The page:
To do for next time:

6 miles roundtrip
Trailhead in the Indian Canyons located on S. Palm Canyon Dr.
Admission charge; Information (760) 323-6018

TahquitzCanyon
3.5 mi roundtrip, 300 ft. gain, 2 to 3 hrs 
Trailhead: at the Tahquitz Visitor Center located on Mesquite Ave.


Read More...

Aug 6, 2014

Angel Falls on Willow Creek. Oakhurst, California

Leave a Comment
Angel Falls near Oakhurst,California


Since  Yosemite National Park is currently on fire, you might be looking for something to do outside the park. I thought I would do a post about Angel Falls near Oakhurst.
Angel Falls is located about 7 miles from the town of Oakhurst California. If you’re headed to Yosemite from Orange County of Los Angeles, you’re most likely going to be driving through Oakhurst anyway, so Angel Falls is definitely worth a stop.  

Angel Falls is a series of cascades and small waterfalls along Willow Creek. The largest waterfall is probably around 20 feet tall. In the summer, these waterfalls are really popular among the locals. There are several great swimming holes and a few great places for cliff jumping if you’re brave enough, or dumb enough, depending on how you look at it. If you head upstream, there is a trail on the left side of the creek that leads uphill, but I prefer hiking through the creek. The granite has been polished over the years by the water, so be careful if you decide to try and climb up through the rocks. Wet granite can be as slick as ice and it would be easy to crack your skull if you slipped and fell.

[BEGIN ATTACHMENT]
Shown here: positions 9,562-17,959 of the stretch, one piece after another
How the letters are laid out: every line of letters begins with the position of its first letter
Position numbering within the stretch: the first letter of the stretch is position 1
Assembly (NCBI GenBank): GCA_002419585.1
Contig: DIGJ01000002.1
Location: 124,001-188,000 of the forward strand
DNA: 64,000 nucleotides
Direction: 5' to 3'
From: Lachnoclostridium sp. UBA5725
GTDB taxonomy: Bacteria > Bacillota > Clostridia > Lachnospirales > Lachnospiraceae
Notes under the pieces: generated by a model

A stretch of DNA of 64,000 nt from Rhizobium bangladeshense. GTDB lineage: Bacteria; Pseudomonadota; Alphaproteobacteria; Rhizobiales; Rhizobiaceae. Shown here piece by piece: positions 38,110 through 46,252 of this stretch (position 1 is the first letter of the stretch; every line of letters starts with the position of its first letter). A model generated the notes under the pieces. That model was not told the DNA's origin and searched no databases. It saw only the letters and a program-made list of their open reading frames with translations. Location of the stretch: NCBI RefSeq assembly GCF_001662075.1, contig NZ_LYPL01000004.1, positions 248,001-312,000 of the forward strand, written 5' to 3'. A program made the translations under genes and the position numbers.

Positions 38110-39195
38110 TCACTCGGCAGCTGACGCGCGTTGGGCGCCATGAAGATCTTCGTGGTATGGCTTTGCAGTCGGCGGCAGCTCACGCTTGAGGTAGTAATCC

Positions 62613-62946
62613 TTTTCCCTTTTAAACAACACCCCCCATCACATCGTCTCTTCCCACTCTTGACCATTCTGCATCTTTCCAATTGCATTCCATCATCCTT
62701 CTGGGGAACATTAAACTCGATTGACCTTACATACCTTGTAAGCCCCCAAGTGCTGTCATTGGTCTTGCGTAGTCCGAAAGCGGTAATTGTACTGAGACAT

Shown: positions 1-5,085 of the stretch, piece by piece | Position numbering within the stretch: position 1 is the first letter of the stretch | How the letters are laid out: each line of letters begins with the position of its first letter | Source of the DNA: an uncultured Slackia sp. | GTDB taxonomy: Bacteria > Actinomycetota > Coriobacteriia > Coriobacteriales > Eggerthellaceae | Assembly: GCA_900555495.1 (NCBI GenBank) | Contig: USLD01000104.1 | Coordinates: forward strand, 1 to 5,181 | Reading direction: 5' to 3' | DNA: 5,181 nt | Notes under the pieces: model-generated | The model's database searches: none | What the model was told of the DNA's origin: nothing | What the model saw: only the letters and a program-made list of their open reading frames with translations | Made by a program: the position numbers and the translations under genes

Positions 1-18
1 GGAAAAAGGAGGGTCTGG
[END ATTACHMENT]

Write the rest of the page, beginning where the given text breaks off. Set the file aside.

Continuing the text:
I visited the falls in mid-June this year for the first time and the water in Willow Creek was cold, but not unbearable like some of the creeks and rivers in Yosemite.  Diving off the rocks into the crystal clear pools was one of the highlights of my Yosemite trip this year, and when you’re talking about Yosemite, that’s a real compliment. If you’re looking to budget your time on the way into Yosemite, I would say that 2 hours would be sufficient to explore the falls and take a swim. There is another larger 50 foot waterfall about a mile upstream from Angel Falls called Devil’s Slide Falls. I only found out about this "secret" waterfall by accident a few days later when I was browsing the internet in our hotel room. I definitely plan on coming back next year to see it. 

A word of warning: I’ve read that Angel falls can get really crowded on the weekends with kids partying.  It was basically empty on a Wednesday afternoon in June, so you may want to plan your trip accordingly. 

Direction to Angel Falls:
Drive North of Oakhurst on Highway 41 for approximately 3 miles. Turn right on Highway 222 (Bass Lake Road). Follow Bass Lake Road for approximately 3 miles and bear left onto Route 274. Continue for 1 mile and look for the dirt pullout on the left-hand side of the road just before the small bridge.  Parking can be difficult on weekends.

Read More...